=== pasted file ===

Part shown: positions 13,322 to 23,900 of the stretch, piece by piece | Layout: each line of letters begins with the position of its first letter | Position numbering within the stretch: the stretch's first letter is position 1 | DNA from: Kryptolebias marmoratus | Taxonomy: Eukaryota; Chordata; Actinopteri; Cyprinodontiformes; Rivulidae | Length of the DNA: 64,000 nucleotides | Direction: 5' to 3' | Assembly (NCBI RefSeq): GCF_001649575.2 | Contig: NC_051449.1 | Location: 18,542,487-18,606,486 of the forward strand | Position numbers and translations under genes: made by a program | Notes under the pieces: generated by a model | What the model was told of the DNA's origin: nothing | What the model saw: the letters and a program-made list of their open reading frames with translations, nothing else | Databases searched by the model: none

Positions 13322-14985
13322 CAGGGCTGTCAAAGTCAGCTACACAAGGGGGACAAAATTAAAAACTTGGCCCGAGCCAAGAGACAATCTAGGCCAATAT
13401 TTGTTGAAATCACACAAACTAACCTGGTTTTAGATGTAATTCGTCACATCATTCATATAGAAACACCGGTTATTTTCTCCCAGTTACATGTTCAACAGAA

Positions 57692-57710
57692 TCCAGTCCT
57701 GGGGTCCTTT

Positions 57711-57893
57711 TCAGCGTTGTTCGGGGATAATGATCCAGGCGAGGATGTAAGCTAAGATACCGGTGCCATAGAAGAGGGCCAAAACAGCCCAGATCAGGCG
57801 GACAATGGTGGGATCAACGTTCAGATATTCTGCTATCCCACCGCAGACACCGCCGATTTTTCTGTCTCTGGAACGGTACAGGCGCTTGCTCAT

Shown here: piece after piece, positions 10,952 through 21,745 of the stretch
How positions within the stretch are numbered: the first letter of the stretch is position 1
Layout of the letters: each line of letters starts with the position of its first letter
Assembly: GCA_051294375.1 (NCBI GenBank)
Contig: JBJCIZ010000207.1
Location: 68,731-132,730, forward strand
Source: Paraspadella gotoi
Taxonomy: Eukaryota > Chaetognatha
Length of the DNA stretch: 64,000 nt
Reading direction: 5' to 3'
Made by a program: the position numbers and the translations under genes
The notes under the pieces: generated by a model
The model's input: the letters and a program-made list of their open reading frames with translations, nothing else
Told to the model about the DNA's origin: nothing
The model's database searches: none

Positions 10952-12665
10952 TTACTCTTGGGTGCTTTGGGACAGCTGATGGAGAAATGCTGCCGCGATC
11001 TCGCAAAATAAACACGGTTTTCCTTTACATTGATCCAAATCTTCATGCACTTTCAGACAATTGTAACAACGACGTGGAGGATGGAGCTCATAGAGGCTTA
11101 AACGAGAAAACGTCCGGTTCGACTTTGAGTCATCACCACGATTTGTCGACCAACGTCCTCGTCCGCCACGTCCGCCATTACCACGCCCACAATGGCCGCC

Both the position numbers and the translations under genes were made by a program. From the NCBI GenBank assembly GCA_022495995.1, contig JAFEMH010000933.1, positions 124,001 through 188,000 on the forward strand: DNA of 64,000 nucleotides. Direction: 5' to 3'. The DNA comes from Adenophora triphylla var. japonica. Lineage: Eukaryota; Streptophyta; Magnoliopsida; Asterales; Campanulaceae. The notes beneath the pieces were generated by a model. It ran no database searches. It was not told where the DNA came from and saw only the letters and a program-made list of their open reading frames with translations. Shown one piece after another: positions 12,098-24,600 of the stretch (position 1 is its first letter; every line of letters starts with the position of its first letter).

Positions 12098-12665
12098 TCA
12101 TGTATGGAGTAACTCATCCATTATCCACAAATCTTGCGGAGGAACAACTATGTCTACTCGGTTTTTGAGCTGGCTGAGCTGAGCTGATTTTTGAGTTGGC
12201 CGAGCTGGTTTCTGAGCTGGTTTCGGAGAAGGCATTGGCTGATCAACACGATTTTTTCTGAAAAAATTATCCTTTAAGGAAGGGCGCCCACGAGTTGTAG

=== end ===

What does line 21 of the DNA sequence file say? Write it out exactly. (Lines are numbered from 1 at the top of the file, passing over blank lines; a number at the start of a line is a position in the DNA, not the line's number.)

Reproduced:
Made by a program: the position numbers and the translations under genes